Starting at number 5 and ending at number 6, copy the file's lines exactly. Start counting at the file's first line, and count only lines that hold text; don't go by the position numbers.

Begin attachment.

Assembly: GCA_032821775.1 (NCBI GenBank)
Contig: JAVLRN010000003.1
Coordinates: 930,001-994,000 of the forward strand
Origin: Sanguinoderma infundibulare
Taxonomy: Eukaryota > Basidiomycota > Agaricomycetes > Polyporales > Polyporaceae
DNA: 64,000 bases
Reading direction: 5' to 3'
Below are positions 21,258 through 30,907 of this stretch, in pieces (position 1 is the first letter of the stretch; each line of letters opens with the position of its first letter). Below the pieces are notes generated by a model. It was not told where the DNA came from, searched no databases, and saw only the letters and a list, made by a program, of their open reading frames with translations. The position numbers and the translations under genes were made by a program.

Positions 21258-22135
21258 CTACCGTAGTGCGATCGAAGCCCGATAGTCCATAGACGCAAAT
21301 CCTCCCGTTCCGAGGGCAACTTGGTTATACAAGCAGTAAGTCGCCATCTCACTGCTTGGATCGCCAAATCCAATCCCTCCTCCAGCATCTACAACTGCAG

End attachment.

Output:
Taxonomy: Eukaryota > Basidiomycota > Agaricomycetes > Polyporales > Polyporaceae
DNA: 64,000 bases